The bass role in Gerontius has very occasionally been split between two singers, as in Sargent’s 1945 set of 78s – Alan Blyth claims that the baritone part of the Priest in Part One should be distinguished from the basso cantante required for the Angel of the Agony in Part Two. But the score clearly specifies one singer to undertake both roles, and that is surely the way Elgar would have expected performances to be staged. Benjamin Luxon is a baritone, but he can reach down effectively into the lower register; Boult and Hickox with their heavier basses (Robert Lloyd and Gwynne Howell respectively) find their singers can equally well encompass the higher register. Lloyd and Howell are both steadier voices than Luxon’s, although the loose vibrato that could afflict the latter singer in his later years is not too evident here; but best of all is the young-ish Shirley-Quirk for Britten, his voice like burnished gold without the slightest suggestion of hectoring (the Angel of the Agony can sound ‘pushy’ if his supplications are too forcefully delivered).
Which brings us to the matter of the conductor, chorus and orchestra. Sir Alexander Gibson already had quite a reputation as an Elgarian in the period before this Gerontius was released, and his recording of The Spirit of England had helped to rescue a work that had been consigned to outer darkness for years. The choir and orchestra both rise to the many challenges of the score with enthusiasm and conviction. Gibson’s approach to the work is dramatic and forward-thrusting, and the recorded sound has a very wide dynamic range which can well encompass the extremes of Elgar’s demands.
When reviewing the latest Chandos release for this site John Quinn described it as “one of the best on the market” alongside the Barbirolli recording and a more recent live performance under Sir Mark Elder. But I would rank the Gibson release here fairly highly too; it may not be the most enthralling in terms of its individual elements, but it does not have any of the drawbacks that vitiate so many other recordings. If that sounds like faint praise, it is not intended to be disparaging in a work that is extremely difficult to bring off as a whole. At the same time the new Chandos set under Sir Andrew Davis may well over time establish itself as an even more complete revelation.
Whereas on LP Gerontius always fitted neatly onto a pair of discs, for CD it has been usual to furnish a coupling of some description – not always invariably music by Elgar. Although I would not argue that these couplings, ranging from the brief to the generous, should influence a buyer, the version of the Severn Suite here has more than a passing claim on the potential purchaser. Elgar originally wrote the work for brass band, but for many years both the original manuscript and the performing score by Henry Geehl had disappeared. When the latter was rediscovered in 1980, it was found to be a full tone higher than the published version (which Elgar himself later orchestrated) and Geoffrey Brand produced a version in the original key which also took note of changes the composer had introduced into the orchestral score. The differences are minor but the presentation is obviously of interest to Elgarians and the recording of the score, made in a resonant acoustic, is superbly well assured. There are only three alternative recordings of the brass band version shown in the current listings, all of them consisting of miscellaneous concerts of music by various composers.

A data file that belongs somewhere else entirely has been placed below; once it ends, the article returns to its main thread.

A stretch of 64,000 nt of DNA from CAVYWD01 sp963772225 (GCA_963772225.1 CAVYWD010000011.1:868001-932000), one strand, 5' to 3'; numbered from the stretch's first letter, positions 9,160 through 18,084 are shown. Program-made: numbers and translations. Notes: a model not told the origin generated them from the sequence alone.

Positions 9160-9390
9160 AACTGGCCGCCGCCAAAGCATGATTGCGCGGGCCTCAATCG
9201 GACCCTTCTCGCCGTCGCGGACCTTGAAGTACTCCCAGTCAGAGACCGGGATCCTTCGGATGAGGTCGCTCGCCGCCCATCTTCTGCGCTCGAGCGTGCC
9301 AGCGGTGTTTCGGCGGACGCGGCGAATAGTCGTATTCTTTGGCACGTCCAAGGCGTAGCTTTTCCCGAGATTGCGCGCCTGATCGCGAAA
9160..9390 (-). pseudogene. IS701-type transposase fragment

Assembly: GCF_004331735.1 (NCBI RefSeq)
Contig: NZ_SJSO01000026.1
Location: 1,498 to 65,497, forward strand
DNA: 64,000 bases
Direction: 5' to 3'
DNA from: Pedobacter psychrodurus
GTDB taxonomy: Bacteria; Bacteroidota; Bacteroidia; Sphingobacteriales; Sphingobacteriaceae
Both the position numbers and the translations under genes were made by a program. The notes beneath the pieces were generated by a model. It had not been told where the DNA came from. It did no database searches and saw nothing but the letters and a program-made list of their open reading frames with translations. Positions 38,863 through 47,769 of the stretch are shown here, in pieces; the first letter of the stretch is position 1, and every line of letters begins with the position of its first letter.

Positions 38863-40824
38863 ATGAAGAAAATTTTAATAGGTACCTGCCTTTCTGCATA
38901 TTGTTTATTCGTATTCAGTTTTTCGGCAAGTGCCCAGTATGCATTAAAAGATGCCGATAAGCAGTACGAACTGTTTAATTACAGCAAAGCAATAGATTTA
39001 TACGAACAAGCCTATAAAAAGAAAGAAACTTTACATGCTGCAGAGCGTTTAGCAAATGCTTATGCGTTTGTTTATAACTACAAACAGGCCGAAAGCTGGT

The booklet gives us the full text and translation of Gerontius, but the tracks are supplied with a niggardly hand, seemingly corresponding to those on the original LP release and presenting the whole of the Severn Suite without any break between movements. Although Diana McVeagh’s booklet note on the work remains, the analysis of the music by Jaeger (Elgar’s “Nimrod”) which distinguished the original LP set has now vanished. Oddly enough excerpts from the oratorio have also previously been available at super-bargain price on Regis, which those who want a recording with these specific performers will presumably already have. But a first-time comer to Gerontius could do worse.